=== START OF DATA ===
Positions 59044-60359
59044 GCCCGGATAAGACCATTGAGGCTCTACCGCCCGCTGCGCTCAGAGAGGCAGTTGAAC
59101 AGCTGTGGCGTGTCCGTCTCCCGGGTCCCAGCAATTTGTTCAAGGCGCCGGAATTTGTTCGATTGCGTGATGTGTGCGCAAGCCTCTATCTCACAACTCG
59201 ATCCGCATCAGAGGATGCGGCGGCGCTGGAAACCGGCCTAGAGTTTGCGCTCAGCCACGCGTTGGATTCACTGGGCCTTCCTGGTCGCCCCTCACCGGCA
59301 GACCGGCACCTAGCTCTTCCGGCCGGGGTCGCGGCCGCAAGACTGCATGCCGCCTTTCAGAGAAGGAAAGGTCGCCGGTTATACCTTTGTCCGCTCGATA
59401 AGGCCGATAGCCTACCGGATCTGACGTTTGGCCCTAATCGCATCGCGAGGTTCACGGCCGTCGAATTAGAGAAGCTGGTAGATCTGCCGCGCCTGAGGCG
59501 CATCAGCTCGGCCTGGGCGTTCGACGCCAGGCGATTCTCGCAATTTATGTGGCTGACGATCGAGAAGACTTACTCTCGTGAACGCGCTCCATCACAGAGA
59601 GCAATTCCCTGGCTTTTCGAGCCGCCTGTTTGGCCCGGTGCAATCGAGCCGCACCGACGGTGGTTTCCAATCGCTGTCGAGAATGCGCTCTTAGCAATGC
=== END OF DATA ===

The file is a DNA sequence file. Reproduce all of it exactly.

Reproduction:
Positions 59044-60359
59044 GCCCGGATAAGACCATTGAGGCTCTACCGCCCGCTGCGCTCAGAGAGGCAGTTGAAC
59101 AGCTGTGGCGTGTCCGTCTCCCGGGTCCCAGCAATTTGTTCAAGGCGCCGGAATTTGTTCGATTGCGTGATGTGTGCGCAAGCCTCTATCTCACAACTCG
59201 ATCCGCATCAGAGGATGCGGCGGCGCTGGAAACCGGCCTAGAGTTTGCGCTCAGCCACGCGTTGGATTCACTGGGCCTTCCTGGTCGCCCCTCACCGGCA
59301 GACCGGCACCTAGCTCTTCCGGCCGGGGTCGCGGCCGCAAGACTGCATGCCGCCTTTCAGAGAAGGAAAGGTCGCCGGTTATACCTTTGTCCGCTCGATA
59401 AGGCCGATAGCCTACCGGATCTGACGTTTGGCCCTAATCGCATCGCGAGGTTCACGGCCGTCGAATTAGAGAAGCTGGTAGATCTGCCGCGCCTGAGGCG
59501 CATCAGCTCGGCCTGGGCGTTCGACGCCAGGCGATTCTCGCAATTTATGTGGCTGACGATCGAGAAGACTTACTCTCGTGAACGCGCTCCATCACAGAGA
59601 GCAATTCCCTGGCTTTTCGAGCCGCCTGTTTGGCCCGGTGCAATCGAGCCGCACCGACGGTGGTTTCCAATCGCTGTCGAGAATGCGCTCTTAGCAATGC